One of the greatest American illustrators of the twentieth century, an interview with Mark English

A Life Well Illustrated

Mark English is a name familiar to many a Kansas City-area art enthu-
siast, and for many reasons—he has been a world-class illustrator, induct-
ed into the Society of Illustrators’ Hall of Fame, an artist in residence at Hallmark and, most recently, a painter. In celebration of his storied career, the Eva Reynolds Fine Art Gallery at Prairiefire is hosting a retrospective of his work. We caught up with English for an introduction to the exhibit and, by extension, his career.

Kansas City Spaces: Tell us a bit about your background.

Mark English: I grew up in a little town in Texas. It was a cotton farming town at that time. I was picking cotton, which I hated. I started when I was 7 or 8 years old. My dad made me do it. He had five boys. I think he thought it was good for us.

One Saturday, I was working for my dad, who had a grocery store. At the time there were traveling sign painters. They’d come to town and paint signs for traveling rodeos, things like that. At the store that day, I saw a sign painter painting on the store windows, and I snuck away to watch him.

I was making $2 a day, sometimes less, picking cotton. At that time they paid a penny a pound, and it was hard for me to get a pound when I was very young. I saw the sign painter and I thought, “I could do that.”

I was about 15 when I started. You could get a driver’s license in Texas at age 15 if you proved a need or hardship—my dad used me and my car to deliver groceries for his store. I had a Model A Roadster at the time—that’ll date me. It was a 1930 model. I got in my car and started going to towns and painting signs. It changed my whole thought pattern of what I wanted to do.

KCS: Did you ever get formal training?

ME: I painted signs till I got out of high school. I went to the University of Texas for a year. I went into the Army and after the service, I went to art school. When I was in the service, I met a future movie director, Robert Benton. (He directed Places in the Heart.) He told me if I wanted to be an artist, I should go to the Art Center (College) in L.A. And lo and behold I got in. At that time it was the best art school in the country.

When I finished I was hired by an ad agency in Detroit as a designer—I painted the people around the cars (in car ads) and the backgrounds. But I realized the big time was in New York. I wanted to be a part of that. I got tired of painting people in cars. I moved to Connecticut since I knew some artists there.

I began my illustration career there. It took off pretty fast. I was amazed at how well I did in the beginning.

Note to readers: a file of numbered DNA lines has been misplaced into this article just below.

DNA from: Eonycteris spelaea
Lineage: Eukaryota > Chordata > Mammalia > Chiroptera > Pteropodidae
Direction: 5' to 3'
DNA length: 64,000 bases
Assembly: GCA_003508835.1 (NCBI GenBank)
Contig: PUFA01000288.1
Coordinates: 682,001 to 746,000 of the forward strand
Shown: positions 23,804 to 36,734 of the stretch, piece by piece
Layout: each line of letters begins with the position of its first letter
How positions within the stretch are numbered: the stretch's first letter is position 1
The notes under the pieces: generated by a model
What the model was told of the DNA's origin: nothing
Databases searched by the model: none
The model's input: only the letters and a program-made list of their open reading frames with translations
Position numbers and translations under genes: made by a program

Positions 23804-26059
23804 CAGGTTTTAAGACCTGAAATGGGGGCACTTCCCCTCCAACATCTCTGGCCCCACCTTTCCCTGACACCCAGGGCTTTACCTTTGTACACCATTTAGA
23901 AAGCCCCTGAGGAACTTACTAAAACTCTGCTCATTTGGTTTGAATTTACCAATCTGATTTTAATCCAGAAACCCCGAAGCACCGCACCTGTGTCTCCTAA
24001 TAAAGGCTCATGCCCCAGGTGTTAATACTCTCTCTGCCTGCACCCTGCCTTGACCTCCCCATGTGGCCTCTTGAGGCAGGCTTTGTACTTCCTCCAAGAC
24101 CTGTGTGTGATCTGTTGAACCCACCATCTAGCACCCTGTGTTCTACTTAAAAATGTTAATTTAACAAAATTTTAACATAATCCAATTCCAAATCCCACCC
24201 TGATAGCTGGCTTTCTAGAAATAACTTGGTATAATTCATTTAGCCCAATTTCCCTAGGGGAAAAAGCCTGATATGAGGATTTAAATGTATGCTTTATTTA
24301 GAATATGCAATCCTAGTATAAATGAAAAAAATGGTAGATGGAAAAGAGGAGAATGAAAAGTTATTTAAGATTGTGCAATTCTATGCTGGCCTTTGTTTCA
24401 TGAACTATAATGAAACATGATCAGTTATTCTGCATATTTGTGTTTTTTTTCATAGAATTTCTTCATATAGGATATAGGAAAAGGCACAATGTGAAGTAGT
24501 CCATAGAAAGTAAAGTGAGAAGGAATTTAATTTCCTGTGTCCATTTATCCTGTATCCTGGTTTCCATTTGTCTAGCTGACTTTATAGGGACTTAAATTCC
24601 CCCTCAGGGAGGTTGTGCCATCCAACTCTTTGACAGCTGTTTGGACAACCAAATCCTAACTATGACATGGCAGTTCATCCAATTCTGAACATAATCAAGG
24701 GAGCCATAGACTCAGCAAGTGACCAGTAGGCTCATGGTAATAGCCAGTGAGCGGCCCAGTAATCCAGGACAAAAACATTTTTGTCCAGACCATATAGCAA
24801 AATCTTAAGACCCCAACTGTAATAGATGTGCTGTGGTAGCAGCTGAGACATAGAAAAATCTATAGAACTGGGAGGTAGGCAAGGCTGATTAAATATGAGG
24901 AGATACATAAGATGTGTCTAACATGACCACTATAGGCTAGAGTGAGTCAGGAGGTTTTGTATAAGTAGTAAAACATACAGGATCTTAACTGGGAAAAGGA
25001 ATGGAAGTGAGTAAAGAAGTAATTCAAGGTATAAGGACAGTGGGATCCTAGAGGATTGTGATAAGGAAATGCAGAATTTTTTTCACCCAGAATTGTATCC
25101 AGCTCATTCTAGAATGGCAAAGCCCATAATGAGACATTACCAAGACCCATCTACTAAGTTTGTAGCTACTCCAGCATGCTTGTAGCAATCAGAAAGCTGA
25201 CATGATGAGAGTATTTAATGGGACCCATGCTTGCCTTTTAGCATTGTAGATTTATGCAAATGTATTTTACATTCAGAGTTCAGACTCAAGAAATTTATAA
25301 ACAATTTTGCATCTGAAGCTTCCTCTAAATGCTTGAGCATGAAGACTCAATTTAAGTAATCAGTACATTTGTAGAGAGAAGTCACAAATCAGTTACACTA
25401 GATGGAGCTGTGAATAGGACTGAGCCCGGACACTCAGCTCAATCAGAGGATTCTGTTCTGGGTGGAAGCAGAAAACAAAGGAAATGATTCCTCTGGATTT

KCS: How did you break into magazines?

ME: The first job I had—I was in Connecticut four to five months before I landed a job, it was nerve-wracking—was for the Saturday Evening Post. It won awards at an illustration show, and from then on magazines started calling me. The work just came in. I didn’t have to hunt for it. When I quit, I was the most awarded illustrator at the Society of Illustrators in New York. I’ve been lucky to be successful.

KCS: Did you have a favorite client?

ME: The best was Sports Illustrated. They’d send me off and say, “Go find a story.” They sent me to Texas to chase rodeos. They sent me to a bullfight in Mexico between the number one Mexican and number one Spanish bullfighters.

My biggest jobs were story illustrations for Redbook, Ladies Home Journal, McCall’s, Boy’s Life. I did a lot of Eddie Bauer catalogs. I’ve done 15 stamps for the Postal Service. I worked for Time and did several of their covers—some of those are in the show. There’s a portrait of Ronald Reagan you’ll recognize.

Time would call and ask me to do a cover. They’d send a cab up (to Connecticut) on Saturday with the material, a synopsis of the story. Sunday they’d send a cab back to get the work. I usually worked straight through for 24 hours to get those jobs done. One thing you had to do as an illustrator is function fast—there were lots of deadlines. At least I don’t have that as a painter.

KCS: What else is different about painting?

ME: To me it’s all about entertaining myself and having fun. And I’m still trying to learn. That’s what a serious artist does.


English’s exhibit, “A Life Well Illustrated,” is on view at the Eva Reynolds Fine Art Gallery at Prairiefire through December 18. For more information go to





Thanks for checking out our new site! We’ve changed a ton of stuff, and we’d love to know what you think.
Email feedback